There’s a new meaning for “green eggs and ham” in Denver, Colorado, thanks to the commitment one breakfast-centric concept has made to sustainable practices.
Founded in 2006 by brothers Jon and Adam Schlegel, Snooze, an A.M. Eatery, has grown to 20 units through a brand built on three pillars: community, sustainability, and responsible sourcing through a decidedly chef-driven menu.
“Responsible food started up through dinner, and then quick-casual was a branch of that … but why does it only have to be during lunch?” Snooze CEO David Birzon notes. “No one had done anything different with breakfast in 30 years, and we’re taking the chef-driven model to it with Snooze.”
Birzon says that Snooze wants to be more than a restaurant; it wants to be an asset to each of the communities in which it operates.
The company does this by giving back to the local community through donations of goods and services, whether it’s employees passing out pancakes, maintaining school gardens, or volunteering at food banks or other organizations. There’s even a full-time community director at Snooze who assists in determining the best ways to make monetary donations, typically 1 percent of sales from each location, and to get employees involved. Employees also volunteer for local boards and other leadership positions within communities, Birzon says.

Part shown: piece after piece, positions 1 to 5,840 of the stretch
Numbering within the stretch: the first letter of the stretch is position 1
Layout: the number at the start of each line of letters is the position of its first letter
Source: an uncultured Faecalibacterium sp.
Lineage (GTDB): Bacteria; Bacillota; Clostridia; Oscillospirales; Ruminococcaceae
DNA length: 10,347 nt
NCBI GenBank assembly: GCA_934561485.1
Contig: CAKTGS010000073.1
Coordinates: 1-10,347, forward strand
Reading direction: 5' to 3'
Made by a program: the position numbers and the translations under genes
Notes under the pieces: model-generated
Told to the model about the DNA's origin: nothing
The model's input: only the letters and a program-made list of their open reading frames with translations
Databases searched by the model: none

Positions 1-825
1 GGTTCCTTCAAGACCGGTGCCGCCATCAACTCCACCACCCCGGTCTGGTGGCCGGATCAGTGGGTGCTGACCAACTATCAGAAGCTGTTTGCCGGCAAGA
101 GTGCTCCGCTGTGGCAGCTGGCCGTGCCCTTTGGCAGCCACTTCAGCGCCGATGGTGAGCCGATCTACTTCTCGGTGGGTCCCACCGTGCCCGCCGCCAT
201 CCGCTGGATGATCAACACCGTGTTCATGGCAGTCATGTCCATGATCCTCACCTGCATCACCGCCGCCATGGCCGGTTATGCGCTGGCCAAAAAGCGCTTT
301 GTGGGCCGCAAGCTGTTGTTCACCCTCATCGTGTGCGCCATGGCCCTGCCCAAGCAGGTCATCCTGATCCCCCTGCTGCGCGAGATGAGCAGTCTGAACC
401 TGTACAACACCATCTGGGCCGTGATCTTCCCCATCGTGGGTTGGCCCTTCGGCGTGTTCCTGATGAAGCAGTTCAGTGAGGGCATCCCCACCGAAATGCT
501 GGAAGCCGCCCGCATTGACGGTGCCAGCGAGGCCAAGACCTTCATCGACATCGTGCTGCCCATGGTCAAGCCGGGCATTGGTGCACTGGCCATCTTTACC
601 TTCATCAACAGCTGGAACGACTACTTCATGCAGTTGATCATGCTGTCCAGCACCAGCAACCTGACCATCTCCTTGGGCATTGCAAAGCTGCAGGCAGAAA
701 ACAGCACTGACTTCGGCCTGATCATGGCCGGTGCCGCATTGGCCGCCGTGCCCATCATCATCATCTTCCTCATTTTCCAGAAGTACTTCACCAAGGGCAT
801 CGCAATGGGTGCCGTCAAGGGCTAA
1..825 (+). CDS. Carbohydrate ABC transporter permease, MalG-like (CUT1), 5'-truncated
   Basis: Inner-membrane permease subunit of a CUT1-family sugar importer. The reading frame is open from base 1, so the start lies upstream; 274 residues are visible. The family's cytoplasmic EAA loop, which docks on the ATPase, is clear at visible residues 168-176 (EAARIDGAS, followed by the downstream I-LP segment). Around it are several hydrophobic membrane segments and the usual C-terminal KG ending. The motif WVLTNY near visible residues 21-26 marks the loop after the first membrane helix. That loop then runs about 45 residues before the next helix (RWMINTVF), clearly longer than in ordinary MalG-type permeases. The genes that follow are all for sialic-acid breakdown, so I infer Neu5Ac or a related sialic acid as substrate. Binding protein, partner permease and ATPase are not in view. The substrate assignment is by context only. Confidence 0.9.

That sense of creating community encourages Snooze to be an example and a leader for other establishments when it comes to sustainability. The company diverts 90 percent of all of its waste from landfills, with plans to divert 100 percent by the end of 2018.
Snooze recycles and composts, while working with neighboring businesses and landlords to make the process easier for all and to encourage collaboration in reducing waste. The brand has a full-time director of sustainability who ensures that it meets its sustainability objectives and that it is using resources and sourcing wisely.
When deciding what ingredients come through the door, Snooze has strict principles: Meat must not contain any subtherapeutic antibiotics; eggs must be cage-free; and products should be purchased from organic purveyors whenever possible. Because of the costliness associated with organic certification, Snooze also guides small vendors that it works with through the process. Employees visit partner farms and manufacturers, and each location has a “green captain” to organize events like the farm field trips and to keep employees informed of sustainability efforts.
Snooze’s commitment to ethical and environmental practices not only leads to quality food and an impact in the community, but it also resonates with customers and attracts employees who are passionate about the brand. “It benefits the employee base because they can say, ‘Snooze believes what I believe and I believe what Snooze believes,’” Birzon says.
And the fact that an early shift means employees are usually out of the restaurant by mid-afternoon doesn’t hurt the company’s ability to attract prospects, either. Even with operating hours from 6:30 a.m. to 2:30 p.m. daily, sales ring in comparable to many restaurants serving through dinner and late night. Birzon says Snooze locations on average bring in sales of more than $3 million per unit.